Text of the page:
FN4. Although the Wheelers' letter states exactly what documents were enclosed with the letter, Aetna has not provided us with the enclosures in such a way that we can tell what specific documents Aetna received from the Wheelers with the letter (in other words, the enclosures do not follow the letter, in Exhibit B). This is not highly significant, but it is an example of the slipshod manner in which Aetna has submitted relevant documents. Exhibit B to Aetna's Statement of Material Facts is the 1366-page claim file for Bryce, and the claim file has not been presented in any way that would be helpful to the court. It is neither chronologically nor topically organized. Aetna's internal documents are mixed in with provider documents, and the claim file appears to contain multiple copies or versions of the same material. We have done our best to wade through Aetna's unorganized mound of paper.

Plaintiffs attach to their statement of material facts certain medical documents, including a letter from Dr. Chez dated November 20, 2002 (while this motion was being briefed). Aetna moves (in a footnote in its reply) to strike those documents because they were not part of the administrative record. Aetna's motion is denied as moot because we have not taken the additional documents into consideration. Our review is limited to the information actually submitted to Aetna. See Perlman v. Swiss Bank Corp. Comprehensive Disability Prot. Plan, 195 F.3d 975, 981-82 (7th Cir.1999).

Thereafter, Aetna began its medical review. For the first level of review, Monica Oberley, a registered nurse, completed a Clinical Claim Review Referral form, dated December 21, 2000, summarizing in detail Bryce's medical records and making an initial recommendation regarding the appeal. Ms. Oberley recommended affirming the denial of benefits, and the "rationale for [her] decision" was as follows:

(Id., Ex. B, at 577-78.) The appeal was then referred to a Medical Director for Aetna, Dr. John Reed.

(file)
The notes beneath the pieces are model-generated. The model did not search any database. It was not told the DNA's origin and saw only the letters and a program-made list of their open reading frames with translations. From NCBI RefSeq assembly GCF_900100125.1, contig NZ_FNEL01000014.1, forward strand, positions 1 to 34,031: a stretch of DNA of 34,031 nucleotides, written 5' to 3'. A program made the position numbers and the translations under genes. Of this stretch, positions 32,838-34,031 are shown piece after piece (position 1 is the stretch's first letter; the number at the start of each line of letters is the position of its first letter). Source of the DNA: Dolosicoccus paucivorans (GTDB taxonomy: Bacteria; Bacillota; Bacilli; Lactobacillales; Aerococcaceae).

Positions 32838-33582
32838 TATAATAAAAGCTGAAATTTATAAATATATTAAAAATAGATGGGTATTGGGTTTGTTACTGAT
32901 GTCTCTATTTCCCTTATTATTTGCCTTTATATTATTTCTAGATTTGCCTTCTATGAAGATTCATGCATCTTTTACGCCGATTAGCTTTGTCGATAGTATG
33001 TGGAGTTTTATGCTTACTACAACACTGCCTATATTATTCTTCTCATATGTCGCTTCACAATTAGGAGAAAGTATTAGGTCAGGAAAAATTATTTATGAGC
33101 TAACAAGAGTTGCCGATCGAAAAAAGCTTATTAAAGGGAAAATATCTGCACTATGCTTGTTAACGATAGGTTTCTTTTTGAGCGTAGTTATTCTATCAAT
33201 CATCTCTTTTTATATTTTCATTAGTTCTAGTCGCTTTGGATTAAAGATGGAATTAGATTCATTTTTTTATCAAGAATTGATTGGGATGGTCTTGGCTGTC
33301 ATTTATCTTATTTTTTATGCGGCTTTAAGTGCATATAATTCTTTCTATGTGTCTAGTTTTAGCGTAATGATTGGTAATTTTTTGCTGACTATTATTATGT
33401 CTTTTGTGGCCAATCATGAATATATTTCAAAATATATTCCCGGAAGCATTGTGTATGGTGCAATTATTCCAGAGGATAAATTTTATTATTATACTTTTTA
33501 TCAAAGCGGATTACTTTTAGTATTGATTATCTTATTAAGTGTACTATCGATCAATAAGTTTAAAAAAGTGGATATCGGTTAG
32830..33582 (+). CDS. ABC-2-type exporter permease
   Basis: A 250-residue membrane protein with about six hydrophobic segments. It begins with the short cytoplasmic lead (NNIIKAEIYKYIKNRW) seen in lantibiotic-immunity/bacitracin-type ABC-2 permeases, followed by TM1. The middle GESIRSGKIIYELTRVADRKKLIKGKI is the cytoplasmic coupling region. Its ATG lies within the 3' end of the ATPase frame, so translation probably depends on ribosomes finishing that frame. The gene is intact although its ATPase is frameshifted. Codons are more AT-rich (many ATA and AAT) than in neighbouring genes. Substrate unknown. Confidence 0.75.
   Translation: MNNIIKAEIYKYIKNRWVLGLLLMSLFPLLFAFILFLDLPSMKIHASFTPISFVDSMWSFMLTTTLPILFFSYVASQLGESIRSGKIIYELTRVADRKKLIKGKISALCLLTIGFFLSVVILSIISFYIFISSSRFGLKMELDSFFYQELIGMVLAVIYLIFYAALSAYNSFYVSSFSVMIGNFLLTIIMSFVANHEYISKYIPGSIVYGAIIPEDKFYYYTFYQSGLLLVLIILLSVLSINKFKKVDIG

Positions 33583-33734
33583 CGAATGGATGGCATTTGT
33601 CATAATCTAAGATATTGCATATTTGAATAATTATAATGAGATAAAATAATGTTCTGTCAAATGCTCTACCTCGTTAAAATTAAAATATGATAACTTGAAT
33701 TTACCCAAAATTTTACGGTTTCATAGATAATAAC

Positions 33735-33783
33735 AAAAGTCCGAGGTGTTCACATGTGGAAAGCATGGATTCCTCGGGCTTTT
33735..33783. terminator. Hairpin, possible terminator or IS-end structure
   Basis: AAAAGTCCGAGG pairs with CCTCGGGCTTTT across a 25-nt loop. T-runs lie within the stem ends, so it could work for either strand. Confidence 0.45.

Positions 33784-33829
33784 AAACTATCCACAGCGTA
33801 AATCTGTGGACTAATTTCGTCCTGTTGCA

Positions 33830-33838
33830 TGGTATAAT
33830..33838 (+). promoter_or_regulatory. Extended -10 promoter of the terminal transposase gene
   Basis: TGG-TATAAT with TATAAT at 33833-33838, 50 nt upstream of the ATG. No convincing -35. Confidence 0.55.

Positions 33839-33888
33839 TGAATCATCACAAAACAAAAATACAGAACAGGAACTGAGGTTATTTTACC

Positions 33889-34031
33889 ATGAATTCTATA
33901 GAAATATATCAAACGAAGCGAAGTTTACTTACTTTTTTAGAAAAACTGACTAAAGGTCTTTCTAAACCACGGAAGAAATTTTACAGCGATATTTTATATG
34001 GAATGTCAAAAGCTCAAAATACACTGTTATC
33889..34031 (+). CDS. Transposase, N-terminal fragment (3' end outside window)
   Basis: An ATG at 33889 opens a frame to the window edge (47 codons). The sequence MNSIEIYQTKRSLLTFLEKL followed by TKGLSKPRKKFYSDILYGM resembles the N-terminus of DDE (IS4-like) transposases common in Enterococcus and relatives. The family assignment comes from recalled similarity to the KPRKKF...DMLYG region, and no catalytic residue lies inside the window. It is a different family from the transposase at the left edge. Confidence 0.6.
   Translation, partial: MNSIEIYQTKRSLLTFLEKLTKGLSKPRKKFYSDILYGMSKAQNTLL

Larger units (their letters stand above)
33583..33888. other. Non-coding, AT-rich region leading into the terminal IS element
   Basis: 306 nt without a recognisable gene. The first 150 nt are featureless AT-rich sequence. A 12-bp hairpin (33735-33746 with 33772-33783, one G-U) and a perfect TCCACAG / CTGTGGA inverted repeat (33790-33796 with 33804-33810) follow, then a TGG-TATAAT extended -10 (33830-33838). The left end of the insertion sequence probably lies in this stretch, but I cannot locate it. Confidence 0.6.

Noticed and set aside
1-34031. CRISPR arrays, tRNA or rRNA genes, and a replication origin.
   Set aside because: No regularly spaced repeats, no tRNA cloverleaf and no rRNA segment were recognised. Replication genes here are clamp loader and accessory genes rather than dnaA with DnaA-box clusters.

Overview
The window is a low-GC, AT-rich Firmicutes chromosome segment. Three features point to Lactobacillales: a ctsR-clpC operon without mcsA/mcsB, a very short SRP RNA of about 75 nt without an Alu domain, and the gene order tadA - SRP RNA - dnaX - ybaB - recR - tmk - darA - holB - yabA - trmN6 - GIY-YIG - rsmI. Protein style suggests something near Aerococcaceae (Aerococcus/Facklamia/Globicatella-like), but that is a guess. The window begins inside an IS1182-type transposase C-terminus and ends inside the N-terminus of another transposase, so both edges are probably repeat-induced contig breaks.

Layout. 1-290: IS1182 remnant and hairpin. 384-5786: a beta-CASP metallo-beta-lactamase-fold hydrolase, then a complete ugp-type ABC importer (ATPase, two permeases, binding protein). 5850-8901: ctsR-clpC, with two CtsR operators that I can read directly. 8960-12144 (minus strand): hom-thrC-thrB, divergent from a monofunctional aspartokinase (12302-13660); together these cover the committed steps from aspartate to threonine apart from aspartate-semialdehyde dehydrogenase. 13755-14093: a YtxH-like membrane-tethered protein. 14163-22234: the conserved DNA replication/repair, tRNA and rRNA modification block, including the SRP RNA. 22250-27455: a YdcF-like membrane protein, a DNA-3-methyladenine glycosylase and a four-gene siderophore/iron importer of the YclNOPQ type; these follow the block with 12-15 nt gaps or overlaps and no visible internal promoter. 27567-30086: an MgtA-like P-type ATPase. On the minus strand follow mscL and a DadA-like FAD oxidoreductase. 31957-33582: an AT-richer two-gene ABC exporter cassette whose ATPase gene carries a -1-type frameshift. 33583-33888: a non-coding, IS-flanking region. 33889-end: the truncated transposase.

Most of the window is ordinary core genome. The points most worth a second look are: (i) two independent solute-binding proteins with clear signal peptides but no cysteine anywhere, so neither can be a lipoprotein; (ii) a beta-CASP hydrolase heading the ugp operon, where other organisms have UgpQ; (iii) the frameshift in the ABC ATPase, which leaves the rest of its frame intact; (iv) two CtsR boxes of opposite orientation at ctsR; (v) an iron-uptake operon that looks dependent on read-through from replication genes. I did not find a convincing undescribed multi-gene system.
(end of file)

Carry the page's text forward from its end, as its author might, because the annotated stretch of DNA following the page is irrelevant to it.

On January 11, 2001, Dr. Reed completed a "CMM Medical Director Referral Response" regarding the Wheelers' appeal. It is unclear what documents Dr. Reed reviewed in order to make his decision. His decision was as follows, in relevant part:

(Id., Ex. B, at 659.) On January 25, 2001, Dr. Reed sent a letter to Mr. Wheeler, quoted infra, notifying Mr. Wheeler that Aetna was "unable to approve payment for the services requested." (Id., Ex. B, at 667-68.) Dr. Reed stated that the Wheelers had the right to a second appeal of Aetna's determination.
The Wheelers appealed again. On May 1, 2001, Dr. Joel Hellmann, another Medical Director for Aetna, completed the "CMM Medical Director Referral Response" for the second appeal. Dr. Hellmann concluded that Aetna should deny coverage for all of the therapies except for the first six months of speech therapy. His "explanation/rationale" was as follows: (Id., Ex. B, at 694.) On May 7, 2001, Dr. Hellmann sent a letter to plaintiffs' counsel, quoted infra, notifying counsel of his decision. Dr. Hellmann also stated that the Wheelers had reached the final level of appeal available through Aetna. (Id., Ex. B, at 690-91.)

The Group Insurance Plan Issued by Aetna and Aetna's Positions Regarding Coverage for Certain Therapies

The group insurance contract between Aetna and Westmoreland provides:  (Aetna's Statement of Material Facts, Ex. D, Group Life and Accident and Health Insurance Policy, at 9190.)
Regarding benefits, the relevant terms of the policy, as set forth in the Summary Plan Description, are as follows: (Aetna's Statement of Material Facts, Ex. C, Summary Plan Description, at 18, 20, 22, 36, 41, 42.)